Table of Contents

Handbook of Research on Gender and Economic Life

Handbook of Research on Gender and Economic Life

Elgar original reference

Edited by Deborah M. Figart and Tonia L. Warnecke

The Handbook illuminates complex facets of the economic and social provisioning process across the globe. The contributors – academics, policy analysts and practitioners from wide-ranging areas of expertise – discuss the methodological approaches to, and analytical tools for, conducting research on the gender dimension of economic life. They also provide analyses of major issues facing both developed and developing countries. Topics explored include civil society, discrimination, informal work, working time, central bank policy, health, education, food security, poverty, migration, environmental activism and the financial crisis.

Chapter 31: Environmental activism and gender

Patricia E. Perkins

Subjects: economics and finance, radical and feminist economics, social policy and sociology, family and gender policy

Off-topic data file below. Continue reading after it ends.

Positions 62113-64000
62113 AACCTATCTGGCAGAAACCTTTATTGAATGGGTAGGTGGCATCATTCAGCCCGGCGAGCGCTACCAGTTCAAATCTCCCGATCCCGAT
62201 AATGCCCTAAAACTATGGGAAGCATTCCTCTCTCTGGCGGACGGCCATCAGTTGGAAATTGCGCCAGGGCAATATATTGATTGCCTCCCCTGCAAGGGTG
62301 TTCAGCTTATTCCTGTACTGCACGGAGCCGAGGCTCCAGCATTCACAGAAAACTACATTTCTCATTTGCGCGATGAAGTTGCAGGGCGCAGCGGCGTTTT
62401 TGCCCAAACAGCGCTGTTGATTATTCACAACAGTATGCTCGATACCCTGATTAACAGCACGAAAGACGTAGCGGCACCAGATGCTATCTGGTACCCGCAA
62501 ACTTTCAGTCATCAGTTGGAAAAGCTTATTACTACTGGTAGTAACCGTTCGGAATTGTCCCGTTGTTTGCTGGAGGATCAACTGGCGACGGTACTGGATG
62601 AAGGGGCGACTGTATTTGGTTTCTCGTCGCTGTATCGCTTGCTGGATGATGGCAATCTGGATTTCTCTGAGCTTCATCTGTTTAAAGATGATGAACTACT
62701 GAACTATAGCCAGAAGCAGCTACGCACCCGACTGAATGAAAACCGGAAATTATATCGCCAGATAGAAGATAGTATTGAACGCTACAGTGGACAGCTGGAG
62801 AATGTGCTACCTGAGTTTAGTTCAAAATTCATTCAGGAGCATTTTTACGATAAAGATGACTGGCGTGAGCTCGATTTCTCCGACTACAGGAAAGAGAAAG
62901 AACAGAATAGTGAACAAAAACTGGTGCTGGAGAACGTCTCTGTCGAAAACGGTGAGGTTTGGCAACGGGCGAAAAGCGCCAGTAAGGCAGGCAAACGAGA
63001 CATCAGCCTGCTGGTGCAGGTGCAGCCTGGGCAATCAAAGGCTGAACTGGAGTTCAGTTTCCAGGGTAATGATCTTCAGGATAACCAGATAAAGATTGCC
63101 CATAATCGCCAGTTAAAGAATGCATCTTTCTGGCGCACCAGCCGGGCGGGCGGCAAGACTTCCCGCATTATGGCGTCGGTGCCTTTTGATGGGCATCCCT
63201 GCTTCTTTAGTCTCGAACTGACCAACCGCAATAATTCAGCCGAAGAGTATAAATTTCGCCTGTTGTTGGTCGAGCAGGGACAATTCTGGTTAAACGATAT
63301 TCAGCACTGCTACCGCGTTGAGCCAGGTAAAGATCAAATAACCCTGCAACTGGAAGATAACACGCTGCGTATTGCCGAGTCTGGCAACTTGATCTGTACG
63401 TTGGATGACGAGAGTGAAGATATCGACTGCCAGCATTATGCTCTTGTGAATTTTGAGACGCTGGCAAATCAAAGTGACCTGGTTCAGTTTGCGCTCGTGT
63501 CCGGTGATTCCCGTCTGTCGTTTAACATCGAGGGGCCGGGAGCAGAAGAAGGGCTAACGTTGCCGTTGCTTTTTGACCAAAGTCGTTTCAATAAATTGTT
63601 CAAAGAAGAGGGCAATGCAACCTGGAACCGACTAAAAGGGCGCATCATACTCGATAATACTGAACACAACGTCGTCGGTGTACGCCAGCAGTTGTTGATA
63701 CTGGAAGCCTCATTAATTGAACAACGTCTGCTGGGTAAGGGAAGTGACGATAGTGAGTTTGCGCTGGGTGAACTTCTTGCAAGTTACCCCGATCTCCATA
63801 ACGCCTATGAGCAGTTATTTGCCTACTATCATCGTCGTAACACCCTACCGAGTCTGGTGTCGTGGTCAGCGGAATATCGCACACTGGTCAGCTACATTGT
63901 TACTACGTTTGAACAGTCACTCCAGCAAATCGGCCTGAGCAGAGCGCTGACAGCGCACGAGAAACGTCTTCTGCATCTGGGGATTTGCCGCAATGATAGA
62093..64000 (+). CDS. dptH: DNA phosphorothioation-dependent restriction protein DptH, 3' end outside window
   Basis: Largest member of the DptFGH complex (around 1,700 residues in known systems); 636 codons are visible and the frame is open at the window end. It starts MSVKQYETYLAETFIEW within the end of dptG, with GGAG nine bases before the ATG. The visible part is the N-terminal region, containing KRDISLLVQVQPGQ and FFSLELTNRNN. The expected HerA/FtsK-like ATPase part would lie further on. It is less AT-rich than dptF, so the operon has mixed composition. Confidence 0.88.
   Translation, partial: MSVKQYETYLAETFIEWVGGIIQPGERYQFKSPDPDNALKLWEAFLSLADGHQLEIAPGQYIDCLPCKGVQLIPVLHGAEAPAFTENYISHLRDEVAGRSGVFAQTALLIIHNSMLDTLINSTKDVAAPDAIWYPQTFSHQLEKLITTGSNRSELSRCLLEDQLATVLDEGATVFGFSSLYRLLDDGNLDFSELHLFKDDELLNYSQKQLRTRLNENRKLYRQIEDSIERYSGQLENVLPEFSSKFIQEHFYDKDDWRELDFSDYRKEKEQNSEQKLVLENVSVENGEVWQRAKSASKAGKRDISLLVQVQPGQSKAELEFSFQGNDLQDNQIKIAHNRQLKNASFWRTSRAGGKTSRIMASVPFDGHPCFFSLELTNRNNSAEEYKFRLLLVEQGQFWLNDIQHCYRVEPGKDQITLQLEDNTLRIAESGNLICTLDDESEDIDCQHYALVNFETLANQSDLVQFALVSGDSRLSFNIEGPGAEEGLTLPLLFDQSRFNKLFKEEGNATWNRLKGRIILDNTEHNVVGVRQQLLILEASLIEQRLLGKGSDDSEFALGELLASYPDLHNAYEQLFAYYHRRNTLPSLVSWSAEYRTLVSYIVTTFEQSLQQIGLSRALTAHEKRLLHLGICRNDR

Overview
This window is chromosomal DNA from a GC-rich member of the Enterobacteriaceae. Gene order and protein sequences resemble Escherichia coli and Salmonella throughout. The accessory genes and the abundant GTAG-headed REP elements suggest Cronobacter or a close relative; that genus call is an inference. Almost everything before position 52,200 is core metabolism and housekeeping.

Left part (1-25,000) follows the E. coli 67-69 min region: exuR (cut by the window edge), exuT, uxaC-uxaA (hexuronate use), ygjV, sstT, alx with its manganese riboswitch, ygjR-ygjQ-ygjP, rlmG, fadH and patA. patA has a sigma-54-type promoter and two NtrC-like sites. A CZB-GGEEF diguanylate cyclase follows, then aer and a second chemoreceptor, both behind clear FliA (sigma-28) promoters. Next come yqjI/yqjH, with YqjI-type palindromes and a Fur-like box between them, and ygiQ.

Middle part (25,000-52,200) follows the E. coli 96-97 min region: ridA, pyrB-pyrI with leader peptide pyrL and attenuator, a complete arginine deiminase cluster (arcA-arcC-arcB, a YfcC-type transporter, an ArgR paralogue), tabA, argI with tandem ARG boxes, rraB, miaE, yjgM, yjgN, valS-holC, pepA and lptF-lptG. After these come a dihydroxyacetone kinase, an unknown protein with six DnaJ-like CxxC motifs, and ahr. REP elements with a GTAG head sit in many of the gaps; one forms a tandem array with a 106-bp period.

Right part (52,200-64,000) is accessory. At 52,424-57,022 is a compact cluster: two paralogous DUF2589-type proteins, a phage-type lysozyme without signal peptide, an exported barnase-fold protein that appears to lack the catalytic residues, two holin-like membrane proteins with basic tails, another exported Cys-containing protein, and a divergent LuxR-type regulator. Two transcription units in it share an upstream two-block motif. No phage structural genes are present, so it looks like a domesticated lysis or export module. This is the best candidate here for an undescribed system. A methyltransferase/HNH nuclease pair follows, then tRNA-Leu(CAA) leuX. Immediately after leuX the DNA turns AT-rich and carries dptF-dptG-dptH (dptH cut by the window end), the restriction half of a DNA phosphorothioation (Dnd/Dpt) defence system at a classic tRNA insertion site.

Environmental activism merits an important place in a contemporary analysis of gender and economic life. In the first place, most environmental activists are, and apparently always have been, women – and this is at least partly related to gendered roles in the socio-economy. Because women’s roles tend to involve food provision and preparation, healthcare, childcare, and in many places, agriculture, and because many environmental hazards manifest themselves as reproductive hazards, women are usually the first to know about environmental degradation, and are often more affected than men, both physically and socio-economically. This motivates women’s activism and leadership on environmental issues. Moreover, because it leads to constructive change, women activists’ work and leadership has crucial, valuable social and economic implications. Further, in a theoretical sense, the economics of environmental degradation are closely related to the economics of gender. Both women’s work and environmental goods and services tend to be ‘externalized’ by neoclassical economics, taken for granted, unaccounted for, and/or unpaid. This interrelationship among women’s work and the environment offers important theoretical insights about how to build more sustainable socio-economies.

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